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After the launch of the strategy, former senior Homeland Security Department and National Security Agency official Stewart Baker told The Washington Times it was “not completely comforting.”

“It’s like hearing that our nuclear-war strategy is to build more fallout shelters,” he said. Current defenses, “even the ones we hope to have tomorrow, will not deter adversaries or deny them the benefits of an attack,” Mr. Baker said.

Mr. Lynn acknowledged that offensive cybertools were outpacing the best defenses, but said only nation states have the most effective weapons. Although it is often difficult to determine with certainty where cyber-attacks originate, he said, they could be deterred.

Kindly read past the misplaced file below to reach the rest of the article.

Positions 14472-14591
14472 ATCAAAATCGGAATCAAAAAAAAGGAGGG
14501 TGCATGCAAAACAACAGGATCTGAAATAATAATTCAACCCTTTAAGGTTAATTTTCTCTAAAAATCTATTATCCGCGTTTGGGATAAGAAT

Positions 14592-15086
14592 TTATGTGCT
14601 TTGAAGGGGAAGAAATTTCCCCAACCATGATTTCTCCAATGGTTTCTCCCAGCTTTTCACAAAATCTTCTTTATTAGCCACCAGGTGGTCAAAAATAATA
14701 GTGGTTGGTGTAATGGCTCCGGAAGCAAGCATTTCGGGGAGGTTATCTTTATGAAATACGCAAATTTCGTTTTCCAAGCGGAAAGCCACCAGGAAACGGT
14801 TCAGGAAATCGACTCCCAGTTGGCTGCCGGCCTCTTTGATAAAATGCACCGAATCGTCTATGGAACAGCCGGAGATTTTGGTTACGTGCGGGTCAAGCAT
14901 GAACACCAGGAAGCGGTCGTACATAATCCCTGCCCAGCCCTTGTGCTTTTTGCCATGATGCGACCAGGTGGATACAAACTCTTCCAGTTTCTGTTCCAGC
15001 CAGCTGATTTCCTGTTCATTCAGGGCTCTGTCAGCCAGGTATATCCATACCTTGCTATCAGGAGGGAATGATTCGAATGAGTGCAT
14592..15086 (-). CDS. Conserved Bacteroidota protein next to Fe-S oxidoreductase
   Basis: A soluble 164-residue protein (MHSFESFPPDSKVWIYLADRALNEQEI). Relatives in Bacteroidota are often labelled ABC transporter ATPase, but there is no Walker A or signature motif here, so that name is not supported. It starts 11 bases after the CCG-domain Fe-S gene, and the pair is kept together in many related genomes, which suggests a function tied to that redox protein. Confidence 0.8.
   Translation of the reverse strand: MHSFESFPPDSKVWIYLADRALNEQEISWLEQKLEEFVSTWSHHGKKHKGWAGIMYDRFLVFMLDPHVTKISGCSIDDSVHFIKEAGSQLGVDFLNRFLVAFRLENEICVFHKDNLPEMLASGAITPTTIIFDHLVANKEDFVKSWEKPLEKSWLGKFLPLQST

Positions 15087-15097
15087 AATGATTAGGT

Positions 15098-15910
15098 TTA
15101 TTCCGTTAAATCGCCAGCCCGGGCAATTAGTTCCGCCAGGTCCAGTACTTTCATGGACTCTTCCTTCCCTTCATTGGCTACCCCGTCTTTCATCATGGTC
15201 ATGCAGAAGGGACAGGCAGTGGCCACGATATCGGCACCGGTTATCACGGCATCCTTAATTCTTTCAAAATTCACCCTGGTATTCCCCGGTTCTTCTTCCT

“U.S. military power offers a strong deterrent against overtly destructive attacks,” he said, “Although attribution in cyberspace can be difficult, the risk of discovery and response for a major nation is still too great to risk launching destructive attacks against the United States.”

Terrorists and rogue nations that could not be deterred did not, at the moment, have the capability to launch such massively destructive attacks, he said. “There will eventually be a marriage of capability and intent,” and the country had “a window of opportunity — of uncertain length” in which to strengthen the nation’s cyberdefenses, he added.